Currently, sea levels are 20 cm (almost 8 inches) above pre-industrial levels.
Good thing we didn’t call it Iceland, right?!
They’re running out of food — and climate change seems to be involved.
Noooo, not the puffins!
We’re fishing for information in the deep seas.
Gone but not forgotten.
We might get more ‘exotic’ if we dial down on the ‘extinction’.
Here’s another way we’re disrupting wildlife.
Maybe start saving up?
We’ve changed the sea.
Even if the goals set in Paris are met — this doesn’t look very good.
The Arctic’s getting really hot.
You could call it a flowing melody.
Whales > Judges.
What if I told you that you could help wildlife by drinking beer? Saltwater Brewery, a Delray Beach (Florida) company, has developed a six-pack for beers that actually helps sea creatures instead of risking their lives. We use a lot of plastic – a whole lot. If there’s anything about humanity that leaves a mark on the planet, it’s plastic. But
Though they’re known as sea lilies, crinoids are animals not plants. Think of them as starfish-on-a-stick: they are filter-feeding sea floor echinoderms, and relatively common as fossils go. Crinoids as a group aren’t extinct, but are relatively uncommon in modern oceans.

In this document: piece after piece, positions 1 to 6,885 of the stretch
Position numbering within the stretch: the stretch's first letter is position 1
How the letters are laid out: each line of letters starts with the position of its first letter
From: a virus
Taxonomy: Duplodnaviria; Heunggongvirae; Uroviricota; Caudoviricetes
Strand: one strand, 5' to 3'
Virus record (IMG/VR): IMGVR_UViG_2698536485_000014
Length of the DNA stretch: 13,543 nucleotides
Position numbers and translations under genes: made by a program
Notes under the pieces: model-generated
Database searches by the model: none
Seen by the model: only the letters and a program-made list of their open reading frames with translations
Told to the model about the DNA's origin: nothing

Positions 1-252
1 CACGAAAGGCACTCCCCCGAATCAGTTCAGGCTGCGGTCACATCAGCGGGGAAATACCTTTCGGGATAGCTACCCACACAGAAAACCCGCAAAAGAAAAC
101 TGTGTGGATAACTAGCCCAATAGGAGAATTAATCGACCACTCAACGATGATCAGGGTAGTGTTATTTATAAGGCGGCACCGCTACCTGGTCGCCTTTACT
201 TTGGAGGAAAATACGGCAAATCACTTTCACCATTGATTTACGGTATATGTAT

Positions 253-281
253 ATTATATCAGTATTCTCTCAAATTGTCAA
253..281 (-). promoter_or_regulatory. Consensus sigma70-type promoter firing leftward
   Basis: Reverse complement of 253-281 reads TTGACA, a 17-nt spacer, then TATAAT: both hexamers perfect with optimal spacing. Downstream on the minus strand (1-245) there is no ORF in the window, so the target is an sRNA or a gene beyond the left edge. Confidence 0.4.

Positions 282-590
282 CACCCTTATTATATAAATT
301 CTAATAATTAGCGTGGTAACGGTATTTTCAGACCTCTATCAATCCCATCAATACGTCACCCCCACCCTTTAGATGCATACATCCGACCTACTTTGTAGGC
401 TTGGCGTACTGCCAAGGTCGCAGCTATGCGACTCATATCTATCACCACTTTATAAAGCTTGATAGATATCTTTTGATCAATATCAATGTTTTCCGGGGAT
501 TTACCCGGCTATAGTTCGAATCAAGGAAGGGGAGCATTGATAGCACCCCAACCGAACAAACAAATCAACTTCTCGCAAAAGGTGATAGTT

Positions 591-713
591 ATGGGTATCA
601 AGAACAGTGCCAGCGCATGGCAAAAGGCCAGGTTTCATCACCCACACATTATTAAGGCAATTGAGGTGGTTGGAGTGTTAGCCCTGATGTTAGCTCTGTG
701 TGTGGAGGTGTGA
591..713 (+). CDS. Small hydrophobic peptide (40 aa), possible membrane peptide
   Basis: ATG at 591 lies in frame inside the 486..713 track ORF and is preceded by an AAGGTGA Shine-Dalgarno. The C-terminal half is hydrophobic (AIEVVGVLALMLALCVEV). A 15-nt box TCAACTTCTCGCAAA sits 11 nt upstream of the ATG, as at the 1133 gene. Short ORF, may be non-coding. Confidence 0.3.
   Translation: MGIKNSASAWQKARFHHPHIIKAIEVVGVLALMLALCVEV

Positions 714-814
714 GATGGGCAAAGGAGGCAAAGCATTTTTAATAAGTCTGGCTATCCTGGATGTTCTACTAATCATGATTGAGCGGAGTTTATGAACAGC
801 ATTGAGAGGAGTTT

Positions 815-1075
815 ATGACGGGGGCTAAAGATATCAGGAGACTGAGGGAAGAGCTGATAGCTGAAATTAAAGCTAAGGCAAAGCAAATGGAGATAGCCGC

New imaging techniques might revolutionize the technologies currently used to capture uranium from seawater, as researchers gain a better understanding of the way the compounds that bind the atoms interact with them.
The mimic octopus, Thaumoctopus mimicus is a species of octopus that grows up to 60 cm (2 feet) in length and is naturally colored with brown and white stripes and spots. So what’s so special about it? The mimic octopus can literally mimic the physical appearance and movement of fifteen different species, that we know of (including, but not limited to
Mark Benfield from Louisiana State University, Baton Rouge was undertaking a survey when he spotted this amazing oarfish at about 10 meters long. The fish is one of the longest in the world, and it’s general aspect resembles that of a serpent, so it’s possible it lies at the basis of some sea serpent myths. Professor Benfield explains how they
Yes ladies and gents, giant squids are all over the California beaches. Each of the squids weighs about 40 pounds, but some of them reach 60 and even more than that. I haven’t been able to find out what’s up with them, or why they gathered in such numbers, but according to scientists, this happens almost periodically, though they cannot